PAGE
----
A week past, the lectionary invited us to consider a reading from Jeremiah 18. Now, we find ourselves in chapter 4. It appears that we’re going backward. Why? I’m not sure, but such is the course set before us. As before, Jeremiah has a word of judgment to share with us. We’re not reading from verses 5 and 6 of Jeremiah 4, but it does set up what we’re about to consider. Jeremiah hears the word of the Lord: “Proclaim in Judah, announce in Jerusalem, and say: ‘Blow the horn in the land!’ Shout aloud and say: ‘Assemble, and let us go into the fortified cities!’ Set up a signpost: To Zion. Take refuge, do not delay! For I bring evil from the north, and great disaster” (Jer. 4:5-6 Tanakh). Yes, take cover, right now. Don’t wait any longer, for disaster is at hand.
When we come to the reading for the day from Jeremiah 4, we hear a word of judgment. The prophet, speaking for God, promises that a hot wind will come off the desert not to cleanse, but as a sign of judgment. What will that wind look like? Could it be the Babylonians? Having spent time in Jeremiah, we know that he promises judgment on the people if the nation doesn’t turn from evil. Though not part of the assigned reading, in verse 14, the word of the Lord declares: “Wash your heart clean of wickedness, O Jerusalem, that you may be rescued” (Jer. 4:14 Tanakh). Of course, we know the rest of the story. If there was repentance, it didn’t forestall the judgment that was visited upon Jerusalem and the nation.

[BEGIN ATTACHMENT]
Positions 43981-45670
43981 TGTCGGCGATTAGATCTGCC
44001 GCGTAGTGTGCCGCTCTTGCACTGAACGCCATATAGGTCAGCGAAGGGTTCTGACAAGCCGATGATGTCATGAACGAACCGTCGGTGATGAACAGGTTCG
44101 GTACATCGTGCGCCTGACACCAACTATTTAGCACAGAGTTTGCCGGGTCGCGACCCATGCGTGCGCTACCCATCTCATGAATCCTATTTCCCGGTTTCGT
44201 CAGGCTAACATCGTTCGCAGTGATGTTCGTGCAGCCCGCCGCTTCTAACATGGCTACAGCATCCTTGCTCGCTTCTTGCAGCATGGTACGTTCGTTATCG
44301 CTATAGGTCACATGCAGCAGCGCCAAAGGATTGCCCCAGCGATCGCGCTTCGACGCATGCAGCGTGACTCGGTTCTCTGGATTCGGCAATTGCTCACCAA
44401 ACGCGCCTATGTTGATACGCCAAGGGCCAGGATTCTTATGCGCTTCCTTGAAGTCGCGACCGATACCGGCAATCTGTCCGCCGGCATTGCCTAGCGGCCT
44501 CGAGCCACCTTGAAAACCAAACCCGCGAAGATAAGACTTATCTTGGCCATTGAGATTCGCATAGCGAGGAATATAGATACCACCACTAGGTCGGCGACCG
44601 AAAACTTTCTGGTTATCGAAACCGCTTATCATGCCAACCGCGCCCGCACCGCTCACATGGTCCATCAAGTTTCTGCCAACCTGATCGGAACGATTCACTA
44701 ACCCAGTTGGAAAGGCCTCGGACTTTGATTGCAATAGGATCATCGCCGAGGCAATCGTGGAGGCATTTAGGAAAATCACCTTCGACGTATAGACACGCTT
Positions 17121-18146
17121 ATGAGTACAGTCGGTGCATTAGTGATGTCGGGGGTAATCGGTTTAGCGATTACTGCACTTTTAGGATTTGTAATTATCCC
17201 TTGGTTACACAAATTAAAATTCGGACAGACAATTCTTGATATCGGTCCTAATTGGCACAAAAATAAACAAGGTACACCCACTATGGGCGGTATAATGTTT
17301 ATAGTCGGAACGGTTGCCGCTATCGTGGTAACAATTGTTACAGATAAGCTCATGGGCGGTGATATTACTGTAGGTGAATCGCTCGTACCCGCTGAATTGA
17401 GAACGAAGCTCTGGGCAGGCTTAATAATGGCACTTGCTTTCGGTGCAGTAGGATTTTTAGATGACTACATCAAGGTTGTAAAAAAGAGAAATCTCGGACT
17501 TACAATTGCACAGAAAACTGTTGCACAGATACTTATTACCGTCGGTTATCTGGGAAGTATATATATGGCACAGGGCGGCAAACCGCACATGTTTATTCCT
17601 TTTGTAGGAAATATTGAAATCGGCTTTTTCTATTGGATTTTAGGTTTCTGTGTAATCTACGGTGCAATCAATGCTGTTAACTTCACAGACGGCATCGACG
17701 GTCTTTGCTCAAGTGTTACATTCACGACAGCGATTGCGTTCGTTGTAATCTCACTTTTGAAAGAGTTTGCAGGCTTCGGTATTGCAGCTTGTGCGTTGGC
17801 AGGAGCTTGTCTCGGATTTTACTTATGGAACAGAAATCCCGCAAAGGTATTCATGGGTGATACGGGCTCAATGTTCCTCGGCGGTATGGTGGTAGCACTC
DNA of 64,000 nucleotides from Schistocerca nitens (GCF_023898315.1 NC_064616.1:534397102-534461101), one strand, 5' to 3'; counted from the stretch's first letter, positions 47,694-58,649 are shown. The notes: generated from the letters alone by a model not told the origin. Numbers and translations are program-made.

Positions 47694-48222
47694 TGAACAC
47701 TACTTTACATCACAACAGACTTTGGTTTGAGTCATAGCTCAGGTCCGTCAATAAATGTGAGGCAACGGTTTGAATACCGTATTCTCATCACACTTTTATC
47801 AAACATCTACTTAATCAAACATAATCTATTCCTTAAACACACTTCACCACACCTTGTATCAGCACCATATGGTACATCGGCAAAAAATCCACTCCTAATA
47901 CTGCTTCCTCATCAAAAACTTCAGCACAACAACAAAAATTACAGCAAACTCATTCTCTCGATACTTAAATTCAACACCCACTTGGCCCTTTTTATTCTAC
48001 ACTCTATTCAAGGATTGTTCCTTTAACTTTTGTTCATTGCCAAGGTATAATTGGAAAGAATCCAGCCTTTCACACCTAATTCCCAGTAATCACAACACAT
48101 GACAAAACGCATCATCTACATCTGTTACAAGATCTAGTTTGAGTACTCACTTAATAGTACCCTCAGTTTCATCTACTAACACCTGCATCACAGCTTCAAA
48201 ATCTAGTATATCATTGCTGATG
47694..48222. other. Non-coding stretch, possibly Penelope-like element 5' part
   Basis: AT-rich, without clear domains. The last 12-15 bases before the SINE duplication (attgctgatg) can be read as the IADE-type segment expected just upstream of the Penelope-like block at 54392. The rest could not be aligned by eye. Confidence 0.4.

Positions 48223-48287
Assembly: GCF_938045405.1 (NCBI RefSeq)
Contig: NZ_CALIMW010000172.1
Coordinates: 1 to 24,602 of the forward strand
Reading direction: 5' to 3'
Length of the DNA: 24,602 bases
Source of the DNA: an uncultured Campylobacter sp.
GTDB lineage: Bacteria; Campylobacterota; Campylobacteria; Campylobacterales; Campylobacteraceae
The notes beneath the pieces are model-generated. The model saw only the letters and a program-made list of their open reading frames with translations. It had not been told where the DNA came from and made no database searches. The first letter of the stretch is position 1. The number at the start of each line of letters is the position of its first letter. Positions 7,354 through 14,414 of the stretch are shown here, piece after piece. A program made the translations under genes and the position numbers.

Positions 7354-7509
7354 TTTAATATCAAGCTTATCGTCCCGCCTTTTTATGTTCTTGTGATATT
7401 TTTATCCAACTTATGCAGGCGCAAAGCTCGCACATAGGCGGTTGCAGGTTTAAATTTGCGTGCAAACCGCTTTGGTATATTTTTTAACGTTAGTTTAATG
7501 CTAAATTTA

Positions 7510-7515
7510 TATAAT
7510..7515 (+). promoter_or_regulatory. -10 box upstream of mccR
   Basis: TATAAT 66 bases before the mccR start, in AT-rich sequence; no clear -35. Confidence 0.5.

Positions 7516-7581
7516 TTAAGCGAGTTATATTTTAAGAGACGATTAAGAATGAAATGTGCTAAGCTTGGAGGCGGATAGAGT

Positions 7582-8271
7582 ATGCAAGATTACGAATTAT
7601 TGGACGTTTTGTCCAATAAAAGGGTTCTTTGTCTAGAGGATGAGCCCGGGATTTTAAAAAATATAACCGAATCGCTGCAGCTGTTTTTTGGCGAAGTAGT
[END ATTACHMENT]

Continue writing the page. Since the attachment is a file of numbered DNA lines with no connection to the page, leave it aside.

The core of our reading begins with the declaration “For my people are foolish,” therefore they don’t know God. In a parallel statement, Jeremiah declares on behalf of God “they are stupid children.” Yes, they are foolish and stupid, and thus don’t know or understand God. What they do seem skilled at, however, is doing evil. In other words, when God looks at the people, what he sees is a total mess. Foolish and stupid people who know not God but do know evil.
                Here the text takes a cosmic turn. Before this, the prophet is giving attention to Jerusalem, but now it’s creation. God has looked upon the earth and what God sees is something that is “waste and void.” The Hebrew is tohu wa bohu. These words are found at the beginning of Genesis 1, when the earth was “formless and void” (Gen. 1:2). The earth, it seems, has reverted to its original state. It is formless and void. The light has disappeared from the skies. The mountains are quaking. Not only that but humanity is gone, and the birds have fled. Farmland has turned to desert, while towns lay in ruin.  All of this is due to God’s “blazing anger.” Creation has reverted to its original state.